Former preemie returns to campus of her birth to help other tiny newborns

August 23, 2021
Dr. Ramin Eskandari and surgical technician Ashley You
Dr. Ramin Eskandari and surgical technician Ashley Yoh were taking care of a baby when she told the surgeon something that amazed him. Photo by Sarah Pack

When Ashley Yoh first arrived at MUSC Children’s Hospital in 1986, she was a tiny, fragile baby, born at just six months gestation after a head-on collision caused her mother to start hemorrhaging. Yoh spent four months in the hospital’s neonatal intensive care unit, growing and getting strong enough to go home.

Today, Yoh is a cheerful, confident surgical tech, working with preemies as vulnerable as she once was, in the MUSC Shawn Jenkins Children’s Hospital

“It's still surreal to me that I am here at MUSC and helping at the same place where I was,” she said.

Surgical technician Ashley Yoh as a premature baby in the hospital. 
Yoh spent her first four months in the hospital.

Yoh’s remarkable journey from preemie to health care professional came up during a conversation with pediatric neurosurgeon Ramin Eskandari. “I've known her for a while,” he said. “What I always remembered about her is that literally she's smiling and laughing no matter what's going on.”

“Whenever I work with surgeons, I like to make small talk,” Yoh said.

And that’s what she was doing one memorable day. “We rolled the patient in — a little preemie baby with intraventricular hemorrhage. That’s bleeding that has caused the brain to be under pressure. So we were implanting a little device that we can remove the fluid from their brain with, intermittently,” Eskandari said.

“The baby was a 24-weeker,” Yoh said. “So I was asking Dr. Eskandari about the patient. And then, I was like, ‘Well, fun fact. Back in the '80s, I was actually born at six months gestation, and I lived at MUSC for about four months.’”

“To think that almost 30 years ago, that she would have been born 24 weeks and is now thriving is quite impressive,” Eskandari said. 

“That's amazing. It literally stopped me in my tracks, so to speak, and I couldn’t believe it. And I said, ‘Where were you born?’ And she said, ‘Right here.’  And I said, ‘There's no way, are you kidding me? This is so cool that you're here helping a patient that's a 24-week preemie baby. And you were a 24-week preemie.’ Back then, survival was actually questionable.”

Headshot of Dr. Eskandari 
Dr. Ramin Eskandari

Yoh said treatments for preemies have advanced dramatically since then. “It's so funny because when I look back on it, when I was born, they actually had these rubber gloves inside the incubators. People were only allowed to touch the babies with rubber gloves. There was no skin-to-skin contact, because they were so afraid of germs and infections. Medically, we have come so far, technology-wise.”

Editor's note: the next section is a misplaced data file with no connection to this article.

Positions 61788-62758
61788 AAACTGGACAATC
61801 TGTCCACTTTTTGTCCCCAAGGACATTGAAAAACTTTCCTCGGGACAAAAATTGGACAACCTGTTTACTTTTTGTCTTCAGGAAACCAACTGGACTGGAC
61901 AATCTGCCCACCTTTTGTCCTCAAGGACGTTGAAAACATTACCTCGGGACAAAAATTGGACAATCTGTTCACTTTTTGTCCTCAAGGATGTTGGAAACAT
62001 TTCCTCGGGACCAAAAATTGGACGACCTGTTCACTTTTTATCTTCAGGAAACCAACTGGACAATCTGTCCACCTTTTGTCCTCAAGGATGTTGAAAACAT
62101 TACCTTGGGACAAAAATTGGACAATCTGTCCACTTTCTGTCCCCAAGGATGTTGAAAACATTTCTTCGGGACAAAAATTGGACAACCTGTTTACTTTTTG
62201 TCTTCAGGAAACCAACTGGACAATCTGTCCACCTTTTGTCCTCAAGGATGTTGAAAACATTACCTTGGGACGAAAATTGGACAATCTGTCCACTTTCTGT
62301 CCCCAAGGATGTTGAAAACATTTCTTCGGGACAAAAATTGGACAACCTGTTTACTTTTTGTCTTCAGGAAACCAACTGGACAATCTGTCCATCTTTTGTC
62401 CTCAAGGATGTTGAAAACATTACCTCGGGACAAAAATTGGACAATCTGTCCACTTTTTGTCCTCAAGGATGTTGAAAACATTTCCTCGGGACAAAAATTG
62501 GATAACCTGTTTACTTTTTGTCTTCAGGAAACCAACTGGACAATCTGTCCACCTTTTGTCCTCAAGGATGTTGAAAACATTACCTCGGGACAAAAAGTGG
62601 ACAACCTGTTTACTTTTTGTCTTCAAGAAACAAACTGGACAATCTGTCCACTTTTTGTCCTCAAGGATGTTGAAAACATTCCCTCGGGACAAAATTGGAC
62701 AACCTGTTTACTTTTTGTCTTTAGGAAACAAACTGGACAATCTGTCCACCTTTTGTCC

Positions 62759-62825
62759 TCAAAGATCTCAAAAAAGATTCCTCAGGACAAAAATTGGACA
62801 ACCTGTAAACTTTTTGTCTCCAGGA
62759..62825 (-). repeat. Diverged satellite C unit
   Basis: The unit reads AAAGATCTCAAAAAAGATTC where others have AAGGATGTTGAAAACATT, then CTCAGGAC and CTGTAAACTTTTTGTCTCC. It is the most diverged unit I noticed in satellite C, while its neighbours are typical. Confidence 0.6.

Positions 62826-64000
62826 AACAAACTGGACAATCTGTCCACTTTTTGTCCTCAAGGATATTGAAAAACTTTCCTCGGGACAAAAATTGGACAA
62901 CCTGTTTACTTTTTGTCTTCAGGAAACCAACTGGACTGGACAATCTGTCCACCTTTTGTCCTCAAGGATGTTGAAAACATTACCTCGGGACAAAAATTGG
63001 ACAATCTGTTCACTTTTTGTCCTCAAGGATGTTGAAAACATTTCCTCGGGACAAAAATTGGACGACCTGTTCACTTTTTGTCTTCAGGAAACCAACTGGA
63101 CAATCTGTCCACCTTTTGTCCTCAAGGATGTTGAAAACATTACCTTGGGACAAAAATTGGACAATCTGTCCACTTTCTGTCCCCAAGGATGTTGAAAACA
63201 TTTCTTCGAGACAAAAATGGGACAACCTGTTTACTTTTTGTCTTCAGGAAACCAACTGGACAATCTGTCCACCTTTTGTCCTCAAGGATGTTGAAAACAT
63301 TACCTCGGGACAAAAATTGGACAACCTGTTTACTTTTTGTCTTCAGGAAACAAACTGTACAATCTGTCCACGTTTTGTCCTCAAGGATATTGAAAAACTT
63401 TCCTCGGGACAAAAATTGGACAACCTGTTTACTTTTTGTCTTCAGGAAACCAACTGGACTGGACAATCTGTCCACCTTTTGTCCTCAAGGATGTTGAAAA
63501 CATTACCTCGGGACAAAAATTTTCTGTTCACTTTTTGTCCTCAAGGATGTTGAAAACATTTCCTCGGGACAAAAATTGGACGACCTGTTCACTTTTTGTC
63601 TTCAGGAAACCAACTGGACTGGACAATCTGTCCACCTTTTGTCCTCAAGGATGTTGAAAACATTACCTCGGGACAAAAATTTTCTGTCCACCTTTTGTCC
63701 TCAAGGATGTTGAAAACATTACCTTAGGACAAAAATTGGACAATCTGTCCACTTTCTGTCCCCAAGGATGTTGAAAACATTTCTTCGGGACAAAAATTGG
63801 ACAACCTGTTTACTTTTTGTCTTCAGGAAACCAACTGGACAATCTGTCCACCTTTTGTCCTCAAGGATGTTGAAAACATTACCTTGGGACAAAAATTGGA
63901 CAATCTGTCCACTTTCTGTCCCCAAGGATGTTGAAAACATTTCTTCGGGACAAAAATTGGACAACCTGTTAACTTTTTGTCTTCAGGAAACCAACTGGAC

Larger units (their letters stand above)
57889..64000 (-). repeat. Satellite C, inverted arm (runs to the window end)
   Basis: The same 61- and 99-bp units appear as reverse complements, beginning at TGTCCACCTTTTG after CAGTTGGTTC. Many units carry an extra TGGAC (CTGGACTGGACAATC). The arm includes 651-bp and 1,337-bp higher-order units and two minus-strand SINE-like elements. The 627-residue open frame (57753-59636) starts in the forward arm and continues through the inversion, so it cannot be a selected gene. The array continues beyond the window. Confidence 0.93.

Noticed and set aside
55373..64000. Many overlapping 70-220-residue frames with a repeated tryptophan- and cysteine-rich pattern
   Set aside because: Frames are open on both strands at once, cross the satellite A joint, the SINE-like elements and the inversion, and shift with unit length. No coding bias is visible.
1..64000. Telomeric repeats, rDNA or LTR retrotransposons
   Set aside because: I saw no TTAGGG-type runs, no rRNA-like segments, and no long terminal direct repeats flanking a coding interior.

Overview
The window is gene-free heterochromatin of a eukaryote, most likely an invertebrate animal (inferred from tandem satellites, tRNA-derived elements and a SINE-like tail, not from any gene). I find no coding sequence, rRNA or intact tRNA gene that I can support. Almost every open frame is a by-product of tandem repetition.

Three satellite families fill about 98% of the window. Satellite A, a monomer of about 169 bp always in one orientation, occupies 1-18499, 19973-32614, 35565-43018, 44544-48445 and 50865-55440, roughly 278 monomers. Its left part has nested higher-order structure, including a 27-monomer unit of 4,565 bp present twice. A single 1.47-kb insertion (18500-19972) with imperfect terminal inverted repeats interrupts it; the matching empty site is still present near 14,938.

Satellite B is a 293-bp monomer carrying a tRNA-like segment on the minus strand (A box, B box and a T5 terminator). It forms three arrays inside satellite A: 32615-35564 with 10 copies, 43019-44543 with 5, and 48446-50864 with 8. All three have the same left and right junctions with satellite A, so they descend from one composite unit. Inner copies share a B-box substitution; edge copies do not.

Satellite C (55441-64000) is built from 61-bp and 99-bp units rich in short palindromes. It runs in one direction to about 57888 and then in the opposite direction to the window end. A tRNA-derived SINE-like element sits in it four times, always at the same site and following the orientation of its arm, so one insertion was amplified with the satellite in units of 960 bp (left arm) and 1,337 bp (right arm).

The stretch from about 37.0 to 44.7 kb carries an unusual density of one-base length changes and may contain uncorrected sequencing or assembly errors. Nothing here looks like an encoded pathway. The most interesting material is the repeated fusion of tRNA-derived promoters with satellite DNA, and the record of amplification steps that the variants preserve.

Today, the neonatal intensive care unit in the MUSC Shawn Jenkins Children’s Hospital serves newborns from throughout the state as a designated regional perinatal center. It’s one of two sites in South Carolina that offer heart-lung bypass for babies with severe cardiorespiratory failure. 

“We've gotten a lot of evidence in the literature over the years of how best we can manage these babies. So we're trying to utilize that evidence, including the evidence from our own research labs,” Eskandari said.

“Our protocol is very different than what a lot of other places do. We tend to be more aggressive upfront with the babies’ treatment. We found that the earlier you do certain procedures, the better the chance they’ll have good long-term outcomes.” 

Yoh wants the parents of other preemies to know that good things can lie ahead. “Please don't ever give up. Just fight with everything that you have and trust the medical path,” she said. 

“Medicine has come so far and there are so many high-tech, innovative things out there that can help your child. The survival right now for premature babies is so much higher than it was back in the '80s. I would just definitely tell them to trust Jesus and trust your medical staff and know that there are people like me out in the world that made it 35 years ago. And your child can have a fulfilled, loving, healthy life.”

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